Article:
I like to sleep. I need to sleep. I do not do well without sleep. I don’t mind getting up once or twice a night with an infant, but more than that makes for a cranky mommy. For me as a parent, sleep is probably the thing I take the most seriously. I expect my kids will go to bed early and sleep through the night most of the time, and I go to great lengths to make sure that happens.
Penny is now five months old. She has entered a separation anxiety phase that manifests itself as frequent night waking and wanting to nurse every two hours. My older two went through the same thing. Now, as a well seasoned mom, I recognized it the first night it happened and have been working to put a quick end to it. My previous experience tells me it’s easier on both of us if I do.
I am also not a fan of the cry it out method. We had to do that with Samantha at nine months old. She wouldn’t put herself back to sleep, she wanted to nurse. She was feeding every thirty to ninety minutes, more often than when she was a newborn. It had started when she started teething, at 10 weeks old. Nursing made her mouth feel better, and she became a boob addict. I was a first time mom and didn’t recognize that she was soothing herself, not hungry. (Ten weeks is really early to teethe, how was I supposed to know?) At five months, the separation anxiety kicked in and it got worse. At six months, Samantha came to our bed. I slept, shirt up, freezing, with a baby attached to me for three months. I was mostly awake during that time because she was a restless, noisy sleeper, and I am a light sleeper. Not a good combo. And heaven forbid she wasn’t in direct physical contact with me for even a minute. She would fuss and scream until I pulled her close and shoved a boob in her mouth.
I was not coping well on that prolonged sleep deprivation. For everyone’s sake, she had to sleep through the night. We tried everything we could to gently get her back to sleep on her own. Nothing worked. So we resorted to the gradual cry it out. The method where you go back in five minutes, then ten minutes, then fifteen, until they put themselves to sleep. It was horrible. She vomited a couple of nights from crying so hard. When she did finally manage to put herself to sleep, it was after two hours of crying (both her and me), and she fell asleep sitting up, holding onto the rails of her crib like a little prisoner. Broke my heart.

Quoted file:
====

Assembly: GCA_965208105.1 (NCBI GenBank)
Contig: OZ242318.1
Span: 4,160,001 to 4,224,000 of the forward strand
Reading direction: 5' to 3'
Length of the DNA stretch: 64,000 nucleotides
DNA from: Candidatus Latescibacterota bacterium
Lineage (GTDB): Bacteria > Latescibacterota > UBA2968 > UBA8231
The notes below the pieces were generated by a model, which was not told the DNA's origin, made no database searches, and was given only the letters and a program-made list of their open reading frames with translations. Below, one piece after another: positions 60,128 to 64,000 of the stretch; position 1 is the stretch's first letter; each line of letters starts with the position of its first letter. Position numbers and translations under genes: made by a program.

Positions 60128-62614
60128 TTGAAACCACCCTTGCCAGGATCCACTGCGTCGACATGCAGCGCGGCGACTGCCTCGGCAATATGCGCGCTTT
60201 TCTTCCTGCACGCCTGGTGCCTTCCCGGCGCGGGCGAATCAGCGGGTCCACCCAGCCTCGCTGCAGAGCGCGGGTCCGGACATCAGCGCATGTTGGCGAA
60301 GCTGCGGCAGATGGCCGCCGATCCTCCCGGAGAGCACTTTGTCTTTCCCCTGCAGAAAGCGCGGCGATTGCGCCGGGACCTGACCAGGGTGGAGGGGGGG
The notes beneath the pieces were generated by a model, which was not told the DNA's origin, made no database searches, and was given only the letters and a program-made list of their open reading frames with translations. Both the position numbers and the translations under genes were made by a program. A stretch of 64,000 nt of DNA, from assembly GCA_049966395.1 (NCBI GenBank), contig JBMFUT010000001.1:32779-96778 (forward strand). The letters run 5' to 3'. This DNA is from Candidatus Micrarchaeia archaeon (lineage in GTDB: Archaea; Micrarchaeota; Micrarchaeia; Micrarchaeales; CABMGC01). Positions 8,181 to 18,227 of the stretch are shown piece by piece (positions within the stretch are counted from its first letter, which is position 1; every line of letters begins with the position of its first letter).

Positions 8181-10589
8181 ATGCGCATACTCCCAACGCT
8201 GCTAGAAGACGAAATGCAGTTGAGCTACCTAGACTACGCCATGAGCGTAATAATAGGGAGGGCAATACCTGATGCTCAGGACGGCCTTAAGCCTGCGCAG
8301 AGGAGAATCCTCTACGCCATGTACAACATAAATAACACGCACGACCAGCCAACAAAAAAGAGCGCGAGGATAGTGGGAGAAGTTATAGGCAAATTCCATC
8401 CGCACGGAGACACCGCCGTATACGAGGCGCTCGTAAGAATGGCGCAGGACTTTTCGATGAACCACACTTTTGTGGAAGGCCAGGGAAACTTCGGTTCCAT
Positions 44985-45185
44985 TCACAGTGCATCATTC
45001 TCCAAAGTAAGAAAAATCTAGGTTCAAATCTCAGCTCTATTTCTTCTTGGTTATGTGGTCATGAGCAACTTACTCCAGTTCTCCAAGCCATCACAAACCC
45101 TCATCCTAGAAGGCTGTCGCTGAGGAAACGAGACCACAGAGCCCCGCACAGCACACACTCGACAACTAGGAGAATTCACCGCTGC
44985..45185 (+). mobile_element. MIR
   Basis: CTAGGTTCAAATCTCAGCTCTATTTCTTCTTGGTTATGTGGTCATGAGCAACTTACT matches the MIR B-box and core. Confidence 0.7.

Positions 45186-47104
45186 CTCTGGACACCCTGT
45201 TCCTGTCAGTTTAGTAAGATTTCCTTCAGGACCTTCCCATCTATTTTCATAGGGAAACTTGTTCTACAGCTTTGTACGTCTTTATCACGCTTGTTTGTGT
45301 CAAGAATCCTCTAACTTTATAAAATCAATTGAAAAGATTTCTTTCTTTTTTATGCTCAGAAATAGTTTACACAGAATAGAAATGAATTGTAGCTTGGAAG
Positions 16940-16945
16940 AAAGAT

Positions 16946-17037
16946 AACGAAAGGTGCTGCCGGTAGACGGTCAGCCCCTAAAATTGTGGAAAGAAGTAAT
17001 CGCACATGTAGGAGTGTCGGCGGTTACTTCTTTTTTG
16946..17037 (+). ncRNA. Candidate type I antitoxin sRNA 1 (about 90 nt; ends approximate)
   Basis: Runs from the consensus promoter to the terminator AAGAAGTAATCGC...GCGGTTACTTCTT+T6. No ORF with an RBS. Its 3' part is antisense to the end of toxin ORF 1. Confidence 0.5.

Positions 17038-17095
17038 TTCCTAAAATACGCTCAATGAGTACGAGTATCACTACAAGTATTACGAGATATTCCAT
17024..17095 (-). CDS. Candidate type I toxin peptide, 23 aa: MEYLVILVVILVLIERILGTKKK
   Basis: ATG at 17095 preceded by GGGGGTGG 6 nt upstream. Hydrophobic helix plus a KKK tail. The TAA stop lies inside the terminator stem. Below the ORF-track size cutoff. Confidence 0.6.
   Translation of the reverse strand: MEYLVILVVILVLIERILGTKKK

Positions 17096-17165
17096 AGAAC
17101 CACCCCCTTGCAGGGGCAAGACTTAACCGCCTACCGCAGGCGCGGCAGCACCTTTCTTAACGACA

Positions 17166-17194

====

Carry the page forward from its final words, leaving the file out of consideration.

With Ella, I was diligent. She also was not a comfort nurser, so that was easier. She never once in her entire life (well, maybe up until she was two weeks old) fell asleep nursing. She was always awake when I laid her down. However, she also began waking frequently at night around five months old. I nipped that in the bud. A few nights of going in her room and singing without lifting her up and she stopped the night time waking. Then it happened again around nine months. She wouldn’t go to bed. We did the same cry it out method we used on Samantha. Ella only cried for ten minutes before putting herself to sleep.
Well, Penny is at that five month point where she’s waking a lot more at night. And I’m at that sleep deprived post-partum point where that is just not going to work. So, now I’m going in her room at night, stroking her hair and singing. Hopefully it will be just a few more nights and she’ll be back on track. Then I just have to wait for then nine month sleep issues.